My boss and I were discussing his latest grant proposal and which mechanism would be more suitable. We start discussing more exploratory mechanisms and he begins to explain the difference from the typical research grants (R01s) that we apply for. I explain that I know what the R21 mechanism is and how it differs from the R01. The boss looks befuddled and asks how do I know this.
I'm at a crossroads here dear reader, I can tell the man that I have religiously read Gospel of DM & CPP for the past couple of years or come up with something on the fly. My answer, "Oh, they told us about it in a grant writing seminar."
I kneel before thee sir dudes for I am not worthy.
It's difficult and painful to watch researchers get the financial plug pulled on their research programs when the funding dries. One lab in particular in my department has been run on a shoestring budget pretty much since its existence but now they are digging in the couch cushions for spare change and coming up with buttons and stale ass Cheetos. The painful thing to see how this budget is starting to hamper the trainees and their projects, antibodies can't be ordered because they are too expensive, previously large scale experiments are scaled back to limit costs, etc.
This was a lab that didn't need much to get by and now they have nothing on the immediate horizon for at least 6 months to a year. Its dark days out there folks, if you've got it, be thankful for it. And if you don't, I hope you can get it.
So we were all saddened when NIGMS Director Jeremy Berg announced he would step down from his position and move to an administrative post at the University of Pittsburgh Medical Center (you folks are lucky to have him) in order to allow his wife, Wendie Berg, a brilliant radiologist to pursue further career opportunities. Berg was loved for his embracing blogging and talking to the people, not just down at the littles. So we were all a bit apprehensive to hear who would be named as his successor.
And a small blurb in this week's issue of Science, NIGMS is naming Chris Kaiser of MIT's biology department as the new of the IC. Kaiser made his bones studying protein folding in yeast and is currently serving as chair of the biology department at MIT. He also makes the fact well known that he plans to continue blogging about NIGMS's funding decisions. And this dear reader makes me happy.
So lets all wish the Kaiser best of luck.
We all know biomedical science funding is woefully not enough to support all of the science going on right now, what with funding levels hitting some all time lows. Some of us believe that this is the NIH intentionally trying to thin out the PI ranks, in hopes of decreasing the number of PIs so that you end up with less labs, albeit better funded ones hopefully.
No matter how right or wrong this motion may be, we cannot sustain the level of science (#s of research institutions, PI's, projects, etc) with the current set up and funding that we have. So what are we to do with these lost PI's that don't survive The Great Purge? Flip burgers at TGI McFucksticks? Scoop Poop? Sell their organs?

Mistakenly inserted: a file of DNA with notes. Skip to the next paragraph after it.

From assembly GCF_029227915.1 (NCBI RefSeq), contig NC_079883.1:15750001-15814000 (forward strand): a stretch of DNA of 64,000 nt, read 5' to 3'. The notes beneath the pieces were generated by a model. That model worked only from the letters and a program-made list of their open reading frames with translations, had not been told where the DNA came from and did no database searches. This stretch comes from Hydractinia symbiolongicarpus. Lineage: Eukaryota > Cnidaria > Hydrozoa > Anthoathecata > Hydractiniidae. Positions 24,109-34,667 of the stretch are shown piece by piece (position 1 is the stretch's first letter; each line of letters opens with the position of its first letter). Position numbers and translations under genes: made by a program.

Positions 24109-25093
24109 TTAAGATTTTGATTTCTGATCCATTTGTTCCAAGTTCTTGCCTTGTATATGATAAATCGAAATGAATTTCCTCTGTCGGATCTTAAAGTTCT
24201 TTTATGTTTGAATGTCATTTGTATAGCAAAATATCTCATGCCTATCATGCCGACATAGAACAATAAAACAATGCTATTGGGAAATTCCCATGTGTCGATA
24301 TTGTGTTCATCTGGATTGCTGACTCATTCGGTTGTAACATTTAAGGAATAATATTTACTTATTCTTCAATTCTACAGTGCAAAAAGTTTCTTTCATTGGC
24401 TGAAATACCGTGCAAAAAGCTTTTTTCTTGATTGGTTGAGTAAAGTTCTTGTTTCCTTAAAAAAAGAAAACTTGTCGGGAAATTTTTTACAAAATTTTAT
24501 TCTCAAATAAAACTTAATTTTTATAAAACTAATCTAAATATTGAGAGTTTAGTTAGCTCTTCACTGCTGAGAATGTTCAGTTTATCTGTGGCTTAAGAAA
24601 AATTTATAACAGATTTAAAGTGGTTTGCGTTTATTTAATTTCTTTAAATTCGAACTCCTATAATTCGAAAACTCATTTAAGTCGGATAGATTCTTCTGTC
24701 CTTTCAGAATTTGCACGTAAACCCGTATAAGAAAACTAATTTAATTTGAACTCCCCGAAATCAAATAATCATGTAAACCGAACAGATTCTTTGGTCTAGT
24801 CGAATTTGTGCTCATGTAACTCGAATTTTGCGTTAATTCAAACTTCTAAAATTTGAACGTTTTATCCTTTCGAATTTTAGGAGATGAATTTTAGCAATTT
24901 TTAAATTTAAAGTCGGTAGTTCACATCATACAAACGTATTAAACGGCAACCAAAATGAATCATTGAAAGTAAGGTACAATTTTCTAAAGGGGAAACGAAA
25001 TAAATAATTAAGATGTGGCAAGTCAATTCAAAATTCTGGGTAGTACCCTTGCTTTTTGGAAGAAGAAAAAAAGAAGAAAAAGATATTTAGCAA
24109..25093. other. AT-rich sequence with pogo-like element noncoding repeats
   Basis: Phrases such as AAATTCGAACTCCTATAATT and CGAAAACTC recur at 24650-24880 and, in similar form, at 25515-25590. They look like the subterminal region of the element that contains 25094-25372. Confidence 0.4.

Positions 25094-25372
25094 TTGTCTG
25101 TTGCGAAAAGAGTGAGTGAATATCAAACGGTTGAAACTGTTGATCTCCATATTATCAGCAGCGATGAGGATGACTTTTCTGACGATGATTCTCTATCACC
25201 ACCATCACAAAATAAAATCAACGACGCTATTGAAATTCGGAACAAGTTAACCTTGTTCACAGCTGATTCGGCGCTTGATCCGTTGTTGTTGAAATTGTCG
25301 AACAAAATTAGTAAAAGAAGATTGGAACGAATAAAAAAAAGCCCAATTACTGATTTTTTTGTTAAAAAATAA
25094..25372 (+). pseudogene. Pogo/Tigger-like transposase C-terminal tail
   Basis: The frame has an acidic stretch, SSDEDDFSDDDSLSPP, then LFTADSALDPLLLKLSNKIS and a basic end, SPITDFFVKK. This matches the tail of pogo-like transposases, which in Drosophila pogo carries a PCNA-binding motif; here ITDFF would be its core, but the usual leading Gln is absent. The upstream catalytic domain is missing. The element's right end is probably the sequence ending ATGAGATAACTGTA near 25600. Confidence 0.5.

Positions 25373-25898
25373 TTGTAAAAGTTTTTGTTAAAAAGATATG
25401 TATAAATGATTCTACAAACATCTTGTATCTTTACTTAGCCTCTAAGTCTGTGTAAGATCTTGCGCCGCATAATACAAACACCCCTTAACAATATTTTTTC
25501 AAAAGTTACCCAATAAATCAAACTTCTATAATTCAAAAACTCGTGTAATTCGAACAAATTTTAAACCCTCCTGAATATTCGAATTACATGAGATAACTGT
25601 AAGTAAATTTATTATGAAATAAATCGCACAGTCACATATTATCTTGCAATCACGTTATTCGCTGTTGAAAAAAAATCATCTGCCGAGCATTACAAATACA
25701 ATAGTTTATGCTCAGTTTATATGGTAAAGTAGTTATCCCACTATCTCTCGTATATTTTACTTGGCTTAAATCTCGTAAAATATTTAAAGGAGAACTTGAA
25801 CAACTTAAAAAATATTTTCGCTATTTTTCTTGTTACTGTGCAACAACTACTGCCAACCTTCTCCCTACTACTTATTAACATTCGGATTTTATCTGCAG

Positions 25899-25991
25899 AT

My thought on the matter is based around those teaching universities that decided to dive into the biomedical research game when the NIH budget doubled. I have friends that worked at more than a few of those and when the floodgates of federal money opened they were told to go chase the money or chase another job. Previously, research was really a secondary focus for them if that, their jobs were to educate young minds and they did just that. The institutions emphasis became less on teaching undergrads and more on them securing grants, and more importantly for the institutions, that sweet sweet overhead on them. Maybe its time for these places that may be faltering in the grants game to change their viewpoint. If everyone is having such a hard time securing these grants and the institution really doesn't have the funds to run with the big boys, then don't do it. Don't try to race a CPP's Maserati when you are barely rolling in an AMC Gremlin.
Let some of these people who were just focused on teaching before go back to just you know, focusing on teaching students. If they can't secure enough funds for research, make them focus on education, pick up another course section to teach. Sadly though this plan may have an unintended consequence of squeezing off employment of adjuncts too though.
What are the other options for these PI's who are going to get knocked out the game?
Francis Collins, the current NIH director who I affectionately call BoHonkeyPmpStick, put out a piece in Science Translational Medicine about the newly proposed NIH IC, the National Center for Advancing Translational Science (NCATS). According to Collins, the mission of NCATS is to
“catalyze the generation of innovative methods and technologies that will enhance the development, testing, and implementation of diagnostics, therapeutics, and devices across a wide range of human diseases and conditions.“
To my knowledge, NCATS sphere of influence will include the CTSA program, Offices of Rare Diseases Research, Cures Acceleration Network, Therapeutics for Rare and Neglected Diseases, and the FDA-NIH regulatory science collaboration. To my knowledge NCATS will absorb programs mainly from National Center for Research Resources (NCRR) and some from the National Human Genome Research Institute (NHGRI), probably with respect to GWAS is my guess.
Interesting article that boils down to BoHonkeyPimpStick trying to prime the scientific community for NCATS and to stoke the fire in the translational sciences folks, who are almost as whiney as all these neuroscience or deep-sequencing assholes.